Heat stress more dangerous to corals than ocean acidification. Here‘s why

A better understanding of the underlying mechanisms that enable corals to tolerate heat can significantly improve coral reef conservation and restoration efforts

By Susan Chacko
Published: Friday 13 January 2023
Heat stress more dangerous to corals than ocean acidification. Here's why
Photo: iStock Photo: iStock

Global warming poses a more significant threat to coral growth and reef accretion than ocean acidification (OA), according to a new study. 

As temperatures rise, mass coral bleaching events and infectious disease outbreaks are becoming more frequent. The study published in the Communications Biology journal explained the susceptibility of corals to heat-stress. 

There has been enough evidence to show that ocean acidification has been affecting the corals. Carbon dioxide absorbed into the ocean from the atmosphere has already begun to reduce calcification rates in reef-building and reef-associated organisms by altering seawater chemistry through decreases in pH. 

But by applying a thermal anomaly of +2 degrees Celsius for 10 days, the researchers from Universidad Nacional Autónoma de México, Quintana Roo, Mexico observed severe disturbances on coral photosynthesis and calcification

In contrast, the experimental simulation of the expected OA conditions by 2100 caused moderate changes in coral performance.

"Heat-stress directly affects coral performance through in hospite exacerbation of light-stress in the symbionts, whereas ocean acidification induces moderate effects on coral metabolism, some of them even positive," said the authors of the study.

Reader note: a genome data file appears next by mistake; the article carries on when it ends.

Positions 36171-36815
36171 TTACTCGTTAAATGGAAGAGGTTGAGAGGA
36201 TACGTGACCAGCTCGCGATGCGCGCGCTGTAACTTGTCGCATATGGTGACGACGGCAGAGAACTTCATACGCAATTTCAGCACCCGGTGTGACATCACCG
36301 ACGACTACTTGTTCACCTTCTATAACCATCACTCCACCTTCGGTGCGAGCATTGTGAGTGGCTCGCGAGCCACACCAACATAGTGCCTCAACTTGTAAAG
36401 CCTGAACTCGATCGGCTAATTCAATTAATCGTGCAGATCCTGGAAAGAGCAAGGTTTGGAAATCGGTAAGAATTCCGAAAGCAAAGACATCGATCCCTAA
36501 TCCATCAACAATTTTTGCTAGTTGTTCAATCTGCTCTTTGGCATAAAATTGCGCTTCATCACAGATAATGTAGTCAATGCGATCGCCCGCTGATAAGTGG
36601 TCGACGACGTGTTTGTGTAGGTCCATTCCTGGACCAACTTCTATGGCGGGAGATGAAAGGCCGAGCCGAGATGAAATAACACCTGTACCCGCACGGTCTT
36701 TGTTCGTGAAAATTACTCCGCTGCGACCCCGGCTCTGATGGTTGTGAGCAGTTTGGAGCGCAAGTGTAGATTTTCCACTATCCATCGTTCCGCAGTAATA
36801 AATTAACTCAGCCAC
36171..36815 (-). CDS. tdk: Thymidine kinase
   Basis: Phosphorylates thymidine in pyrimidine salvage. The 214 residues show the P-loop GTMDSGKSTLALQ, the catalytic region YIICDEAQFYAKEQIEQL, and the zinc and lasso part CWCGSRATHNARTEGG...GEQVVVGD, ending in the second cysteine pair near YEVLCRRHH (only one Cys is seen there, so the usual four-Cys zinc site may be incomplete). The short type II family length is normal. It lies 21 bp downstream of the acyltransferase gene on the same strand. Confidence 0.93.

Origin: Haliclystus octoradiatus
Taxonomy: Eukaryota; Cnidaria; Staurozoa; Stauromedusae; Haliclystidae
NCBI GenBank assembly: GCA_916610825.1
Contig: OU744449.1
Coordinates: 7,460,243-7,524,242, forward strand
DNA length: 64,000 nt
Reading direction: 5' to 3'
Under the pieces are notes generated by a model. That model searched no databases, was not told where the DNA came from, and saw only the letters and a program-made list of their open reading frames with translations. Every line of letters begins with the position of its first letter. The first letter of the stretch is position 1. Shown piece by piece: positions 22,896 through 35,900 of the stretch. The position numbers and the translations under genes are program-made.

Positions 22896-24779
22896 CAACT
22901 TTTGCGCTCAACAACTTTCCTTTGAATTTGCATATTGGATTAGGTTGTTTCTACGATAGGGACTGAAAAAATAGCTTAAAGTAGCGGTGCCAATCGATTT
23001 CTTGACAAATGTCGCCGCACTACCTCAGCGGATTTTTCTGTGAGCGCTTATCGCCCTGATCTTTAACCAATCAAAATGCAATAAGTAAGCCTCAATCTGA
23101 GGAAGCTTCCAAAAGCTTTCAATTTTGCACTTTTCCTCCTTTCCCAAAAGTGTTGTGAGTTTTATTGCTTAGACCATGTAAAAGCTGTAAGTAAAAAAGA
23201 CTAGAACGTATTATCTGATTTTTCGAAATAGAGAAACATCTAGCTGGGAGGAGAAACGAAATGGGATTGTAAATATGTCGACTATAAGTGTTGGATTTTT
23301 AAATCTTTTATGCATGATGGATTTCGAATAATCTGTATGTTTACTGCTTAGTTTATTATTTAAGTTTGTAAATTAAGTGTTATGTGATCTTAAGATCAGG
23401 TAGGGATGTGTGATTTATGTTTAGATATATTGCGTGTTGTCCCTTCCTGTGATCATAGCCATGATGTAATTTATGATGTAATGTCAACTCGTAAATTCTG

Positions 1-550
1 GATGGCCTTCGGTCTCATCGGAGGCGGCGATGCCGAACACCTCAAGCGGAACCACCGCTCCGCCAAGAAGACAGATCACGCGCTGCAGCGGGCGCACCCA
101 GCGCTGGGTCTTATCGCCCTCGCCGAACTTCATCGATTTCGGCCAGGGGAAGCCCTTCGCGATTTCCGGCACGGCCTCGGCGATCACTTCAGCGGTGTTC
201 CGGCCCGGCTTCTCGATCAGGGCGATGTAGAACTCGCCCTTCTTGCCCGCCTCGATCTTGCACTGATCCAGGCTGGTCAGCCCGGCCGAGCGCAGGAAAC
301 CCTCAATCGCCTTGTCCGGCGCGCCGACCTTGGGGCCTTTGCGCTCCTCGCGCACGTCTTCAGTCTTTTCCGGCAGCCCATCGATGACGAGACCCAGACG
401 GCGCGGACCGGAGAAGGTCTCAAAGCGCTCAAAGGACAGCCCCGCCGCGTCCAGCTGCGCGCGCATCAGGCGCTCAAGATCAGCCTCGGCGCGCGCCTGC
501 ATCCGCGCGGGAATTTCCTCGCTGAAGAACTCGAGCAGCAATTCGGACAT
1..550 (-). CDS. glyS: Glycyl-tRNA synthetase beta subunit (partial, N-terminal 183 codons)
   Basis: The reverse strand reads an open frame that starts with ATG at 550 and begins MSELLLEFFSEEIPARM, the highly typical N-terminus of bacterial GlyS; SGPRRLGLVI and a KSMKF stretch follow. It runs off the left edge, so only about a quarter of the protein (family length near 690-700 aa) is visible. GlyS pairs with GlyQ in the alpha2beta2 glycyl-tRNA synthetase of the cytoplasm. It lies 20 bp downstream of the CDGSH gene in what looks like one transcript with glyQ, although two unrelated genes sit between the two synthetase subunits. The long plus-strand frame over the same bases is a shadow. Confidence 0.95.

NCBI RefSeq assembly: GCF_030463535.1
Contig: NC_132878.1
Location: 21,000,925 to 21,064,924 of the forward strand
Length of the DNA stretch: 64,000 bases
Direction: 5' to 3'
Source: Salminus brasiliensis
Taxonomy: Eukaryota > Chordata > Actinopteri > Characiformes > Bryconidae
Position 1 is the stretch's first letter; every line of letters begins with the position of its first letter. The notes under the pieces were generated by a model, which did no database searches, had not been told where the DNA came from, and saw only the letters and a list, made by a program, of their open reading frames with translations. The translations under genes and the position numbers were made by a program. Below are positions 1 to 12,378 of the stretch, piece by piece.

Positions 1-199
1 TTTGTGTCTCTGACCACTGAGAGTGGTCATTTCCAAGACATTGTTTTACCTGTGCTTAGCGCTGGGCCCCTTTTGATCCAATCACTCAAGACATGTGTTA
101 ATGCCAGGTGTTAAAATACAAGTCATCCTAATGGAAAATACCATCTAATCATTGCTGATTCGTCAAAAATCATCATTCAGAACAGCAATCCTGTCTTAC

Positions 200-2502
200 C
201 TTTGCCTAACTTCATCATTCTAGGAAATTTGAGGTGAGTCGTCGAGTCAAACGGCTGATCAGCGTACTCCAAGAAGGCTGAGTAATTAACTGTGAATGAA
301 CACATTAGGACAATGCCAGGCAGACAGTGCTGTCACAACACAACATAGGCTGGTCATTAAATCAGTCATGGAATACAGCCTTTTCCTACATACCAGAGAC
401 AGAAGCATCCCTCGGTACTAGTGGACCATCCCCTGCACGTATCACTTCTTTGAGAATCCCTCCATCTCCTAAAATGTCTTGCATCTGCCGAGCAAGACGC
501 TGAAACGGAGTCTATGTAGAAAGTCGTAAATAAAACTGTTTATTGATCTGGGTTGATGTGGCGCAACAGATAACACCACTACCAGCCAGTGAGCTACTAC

The new study is in conformity with the August 2013 study The effects of thermal and high-CO2 stresses on the metabolism and surrounding microenvironment of the coral Galaxea fascicularis. The 2013 study found that the effects of temperature on the metabolism of corals were stronger than the effects of increased CO2.

Corals are animals. Coral reefs boost biodiversity, buffer storms and support livelihoods for over one billion people.

In the last decade, the world lost about 14 per cent of its coral reefs, according to a report by Global Coral Reef Monitoring Network. This report also stressed on the catastrophic consequences of global warming but said that some coral reefs can be saved by arresting greenhouse gases.

A December 21, 2022 study by Hanny E Rivera et al found that ocean warming is killing corals, but heat tolerant populations exist and if protected, they could replenish affected reefs naturally or through restoration. 

A case in point is Palau’s Rock Islands, which experience consistently higher temperatures and extreme heatwaves. Yet their diverse coral communities bleach less than those on Palau’s cooler outer reefs.

A better understanding of the underlying mechanisms that enable these corals to tolerate heat as well as the larval corals’ ability to disperse will significantly improve coral reef conservation and restoration efforts in the ocean, researchers at the Woods Hole Oceanographic Institution (WHOI) said.

Coral reefs do not absorb carbon and do not play a direct role in climate change mitigation. However, they are important for climate adaptation. 

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